**Please note all ideas shared in this blog post are to be done at your own risk or discretion. It’s recommended to have an engineer or contractor assess your ceiling structure to determine whether it is safe and sturdy.
We usually visit family in Canada for the holidays. It’s a nice way to come back to London feeling refreshed and relaxed. It’s also always exciting to hear about everybody’s holidays, and see the new things the kids I work with are up to after a break.
As most families know, I usually return to London with new goodies for my OT sessions. Last year, it was the PeaPod and Ziggle which have been great except that my PeaPod received a lot of love and ripped already.
This year I’m really excited about these items:
1) An aerial yoga hammock swing from Yogapeutics – it looks and feels lovely. Can’t wait to relax in it myself and try some new moves in it. I know my little guy will love it too.
2) Air-lite bolster swing from Fun and Function – I was planning to make a bolster swing but these kind of projects take a long time especially when you have a little one and aren’t as handy in the DIY department. This one looks to be easily portable and just the right challenge I’m looking for.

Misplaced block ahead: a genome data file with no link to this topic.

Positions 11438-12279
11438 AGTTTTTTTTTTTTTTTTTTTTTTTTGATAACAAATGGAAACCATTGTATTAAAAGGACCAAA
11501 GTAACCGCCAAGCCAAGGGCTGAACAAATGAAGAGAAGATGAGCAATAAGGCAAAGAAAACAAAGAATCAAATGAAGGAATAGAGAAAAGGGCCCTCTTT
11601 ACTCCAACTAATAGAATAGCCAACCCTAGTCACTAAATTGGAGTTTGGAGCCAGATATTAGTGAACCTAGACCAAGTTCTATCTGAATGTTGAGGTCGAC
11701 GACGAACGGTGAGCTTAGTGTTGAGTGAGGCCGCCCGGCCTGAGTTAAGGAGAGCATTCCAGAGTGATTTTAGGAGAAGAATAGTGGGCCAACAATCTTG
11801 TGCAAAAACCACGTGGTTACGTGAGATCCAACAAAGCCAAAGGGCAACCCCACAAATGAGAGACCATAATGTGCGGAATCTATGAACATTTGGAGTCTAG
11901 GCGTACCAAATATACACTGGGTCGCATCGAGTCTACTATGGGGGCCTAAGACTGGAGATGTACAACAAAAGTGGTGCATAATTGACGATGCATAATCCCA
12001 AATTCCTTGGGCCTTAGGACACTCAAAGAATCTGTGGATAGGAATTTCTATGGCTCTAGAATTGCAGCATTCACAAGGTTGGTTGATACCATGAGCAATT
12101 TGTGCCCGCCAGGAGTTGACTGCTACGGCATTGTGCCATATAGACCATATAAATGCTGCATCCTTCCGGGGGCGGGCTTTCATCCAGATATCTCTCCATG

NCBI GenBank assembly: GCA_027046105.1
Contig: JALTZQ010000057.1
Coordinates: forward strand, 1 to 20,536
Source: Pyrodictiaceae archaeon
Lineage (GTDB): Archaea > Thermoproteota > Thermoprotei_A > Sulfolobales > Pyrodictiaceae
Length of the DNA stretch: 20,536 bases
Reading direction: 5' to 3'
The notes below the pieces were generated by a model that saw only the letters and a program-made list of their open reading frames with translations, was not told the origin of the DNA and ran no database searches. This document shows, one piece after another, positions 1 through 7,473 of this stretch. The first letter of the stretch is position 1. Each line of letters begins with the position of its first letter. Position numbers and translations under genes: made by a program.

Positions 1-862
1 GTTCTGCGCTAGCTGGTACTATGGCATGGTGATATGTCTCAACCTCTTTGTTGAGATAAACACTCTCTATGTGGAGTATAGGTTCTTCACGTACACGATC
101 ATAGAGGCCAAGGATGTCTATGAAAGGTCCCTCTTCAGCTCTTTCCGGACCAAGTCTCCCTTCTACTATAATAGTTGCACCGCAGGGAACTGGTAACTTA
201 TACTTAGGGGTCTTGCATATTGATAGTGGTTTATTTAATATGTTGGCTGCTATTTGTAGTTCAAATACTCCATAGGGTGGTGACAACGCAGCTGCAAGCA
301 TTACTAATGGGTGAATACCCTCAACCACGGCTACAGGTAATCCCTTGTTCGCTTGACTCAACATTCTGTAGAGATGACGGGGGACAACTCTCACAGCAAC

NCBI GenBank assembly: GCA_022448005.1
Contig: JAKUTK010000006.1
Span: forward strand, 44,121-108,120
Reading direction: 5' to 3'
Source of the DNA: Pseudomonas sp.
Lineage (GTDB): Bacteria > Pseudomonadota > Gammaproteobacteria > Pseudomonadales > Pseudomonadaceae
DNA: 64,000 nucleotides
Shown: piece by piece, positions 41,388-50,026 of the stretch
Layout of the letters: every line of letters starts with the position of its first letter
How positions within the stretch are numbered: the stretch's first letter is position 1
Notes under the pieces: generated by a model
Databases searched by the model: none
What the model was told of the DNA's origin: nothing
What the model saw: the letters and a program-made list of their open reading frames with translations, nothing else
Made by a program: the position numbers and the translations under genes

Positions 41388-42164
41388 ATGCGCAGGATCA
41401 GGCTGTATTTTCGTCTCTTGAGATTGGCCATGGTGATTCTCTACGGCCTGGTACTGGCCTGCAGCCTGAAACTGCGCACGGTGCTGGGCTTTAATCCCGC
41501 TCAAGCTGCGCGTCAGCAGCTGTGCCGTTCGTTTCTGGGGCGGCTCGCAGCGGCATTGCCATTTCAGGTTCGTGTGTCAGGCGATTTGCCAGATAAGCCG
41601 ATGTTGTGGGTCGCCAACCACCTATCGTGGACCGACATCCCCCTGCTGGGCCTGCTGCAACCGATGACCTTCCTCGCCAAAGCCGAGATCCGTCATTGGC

3) Dreampad by Integrated Listening Systems – I’ve been wanting to try this for myself, my son and kids I work with. Hoping it will help with sensory regulation, calming, and sleep. You can read more about it here.
4) New CDs for my Therapeutic Listening Library
Sometimes I’m not sure who is more excited about the new games, me or the kids! 🙂
Wishing all of you a Happy New Year filled with peace, joy, light, prosperity and fun.
When I moved from NYC to London, half my boxes must have been full of toys and books! Whenever I see a new toy shop I must see what’s inside. Usually, I love the old classic toys mostly in thrift shops or on eBay now.